I am a marathon runner and wow what a marathon! 

Wow and wow again, the VLM, the greatest road race in the world, the 26.2……I did that !

So I am now a marathon runner, one of just 1% of the population who have run a marathon (funny, it doesn’t feel like that when you seem to associate with most of them!) I felt like a rock star, I feel epic, I feel knackered. I’m in a minority of which 34% of the field is female so I stand for the ladies out there who know they can do more. What a medal, it’s a beauty, I shall treasure it forever.


Look, the medal is immediate pain relief

The worst never happened…..

  • I didn’t die
  • I didn’t shit myself
  • I didn’t give up
  • I wasn’t beaten down The Mall by a 6ft chicken!

And the best things did happen…..

  • I did something aged 47 I never dreamed I would do
  • I did something aged 47 I vowed when I started running that I would never do
  • My family is massively proud of me and it’s hard to impress teenagers
  • I think I inspired a few LCAs out there that they can and should do more before life passes them by and you realise too late that you actually CAN’T do something

The organisation of 37000 runners is miraculous, it’s British logistics at it’s best from collecting numbers the day before at the Expo to handing in kit bags at the start and collecting them at the finish, it’s staggering, there were no queues, no hold ups, a marshal even asked me as I put my joggers on at the end if I had found everything efficient enough!

Only the queues for the loos at Greenwich were eye watering. Do I or do I not go, I couldn’t face the wait…….I threw caution to the wind and tried the new ‘female urinals’ with a few other brave souls up for a laugh. Just grab a cardboard ice cream cone on the way in and you’re good to go, as long as you can stop laughing. Let’s just say a few ladies gave up and just whipped their kit down and pee’d on the grass there and then and fortunately there was hand sanitizer on the way out…. Enough said !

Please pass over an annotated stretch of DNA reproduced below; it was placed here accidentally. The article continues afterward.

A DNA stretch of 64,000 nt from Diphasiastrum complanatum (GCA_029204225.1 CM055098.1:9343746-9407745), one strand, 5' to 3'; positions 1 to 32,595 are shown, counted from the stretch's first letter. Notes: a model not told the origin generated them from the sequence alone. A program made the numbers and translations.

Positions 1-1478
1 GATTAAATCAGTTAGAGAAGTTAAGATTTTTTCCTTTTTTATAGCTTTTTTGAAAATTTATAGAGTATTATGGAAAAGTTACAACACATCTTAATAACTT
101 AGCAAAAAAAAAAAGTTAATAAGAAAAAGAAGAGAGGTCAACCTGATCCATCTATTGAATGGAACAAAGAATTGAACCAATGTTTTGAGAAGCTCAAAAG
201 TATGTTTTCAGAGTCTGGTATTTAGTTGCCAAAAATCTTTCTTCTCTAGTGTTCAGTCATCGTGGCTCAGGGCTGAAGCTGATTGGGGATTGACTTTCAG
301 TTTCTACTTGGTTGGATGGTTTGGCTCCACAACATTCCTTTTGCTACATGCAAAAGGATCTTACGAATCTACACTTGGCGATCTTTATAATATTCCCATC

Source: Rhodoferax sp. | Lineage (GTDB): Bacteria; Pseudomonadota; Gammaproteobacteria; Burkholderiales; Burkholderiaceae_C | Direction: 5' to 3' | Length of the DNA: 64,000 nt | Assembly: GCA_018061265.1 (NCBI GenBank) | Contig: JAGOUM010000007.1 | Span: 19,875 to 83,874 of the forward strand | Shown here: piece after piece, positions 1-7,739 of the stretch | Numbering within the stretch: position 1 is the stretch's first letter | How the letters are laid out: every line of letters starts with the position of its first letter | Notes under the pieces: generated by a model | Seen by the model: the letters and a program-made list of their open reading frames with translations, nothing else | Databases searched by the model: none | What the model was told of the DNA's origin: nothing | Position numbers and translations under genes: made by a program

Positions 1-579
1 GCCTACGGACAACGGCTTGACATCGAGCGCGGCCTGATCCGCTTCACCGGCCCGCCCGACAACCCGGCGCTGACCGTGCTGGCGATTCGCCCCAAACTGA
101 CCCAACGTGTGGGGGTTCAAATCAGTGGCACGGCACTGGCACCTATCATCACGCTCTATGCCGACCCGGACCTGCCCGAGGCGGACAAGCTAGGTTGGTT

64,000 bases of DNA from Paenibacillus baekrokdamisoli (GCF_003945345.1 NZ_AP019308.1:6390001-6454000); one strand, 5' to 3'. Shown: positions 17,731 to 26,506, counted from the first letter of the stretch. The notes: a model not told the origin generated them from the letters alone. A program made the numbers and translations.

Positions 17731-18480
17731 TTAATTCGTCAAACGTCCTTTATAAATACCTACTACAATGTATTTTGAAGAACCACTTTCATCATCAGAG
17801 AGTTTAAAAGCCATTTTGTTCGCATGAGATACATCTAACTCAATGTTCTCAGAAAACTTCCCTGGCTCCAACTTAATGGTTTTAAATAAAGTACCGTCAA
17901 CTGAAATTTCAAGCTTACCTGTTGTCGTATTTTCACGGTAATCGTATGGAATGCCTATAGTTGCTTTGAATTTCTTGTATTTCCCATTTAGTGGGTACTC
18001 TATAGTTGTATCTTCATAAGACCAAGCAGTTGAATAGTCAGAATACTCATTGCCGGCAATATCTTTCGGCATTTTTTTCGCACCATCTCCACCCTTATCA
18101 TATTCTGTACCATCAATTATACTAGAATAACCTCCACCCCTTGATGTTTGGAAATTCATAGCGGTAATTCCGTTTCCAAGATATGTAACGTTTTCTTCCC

23 mins from the gun for me to start !

The race itself was a 26.2 mile party. So many friends asked was I running on my own? Well yes, but then again no…I ran with what felt like the whole of London. The camerarderie between runners was incredible, every runner cheered on the runners in crazy costumes that they passed. Who or what did I pass? Well I ran with a kiwi for a while (bird, not fruit), the dinosaur was amazing, Jesus on the cross in bare feet was unbelievable, Minnie Mouse, a man in an orange suit that even covered his face (what did he do at a water stop…..let alone a loo stop?), a giraffe, an ostrich ….having a pee against a builders hoarding at the time, a man in a kilt, a man in a leopard catsuit (nice arse), a pair of testicles….which I first thought was a piece of toast, the Mario brother s in karts, the Cool Runnings Bob sleigh team, even funnier as they weren’t black! ….there were so many crazy costumes, as if the distance wasn’t enough for some people.

The en route entertainment was never ending, brass bands, jazz bands, rock bands, DJs, Japanese drummers, Indian drummers and in the residential areas, people who put their stereos out on the front step and cranked them up to full volume ……we salute you, that was amazing. The sound system in the underpass at about mile 23 playing Survivor, Eye of the Tiger, was inspiring.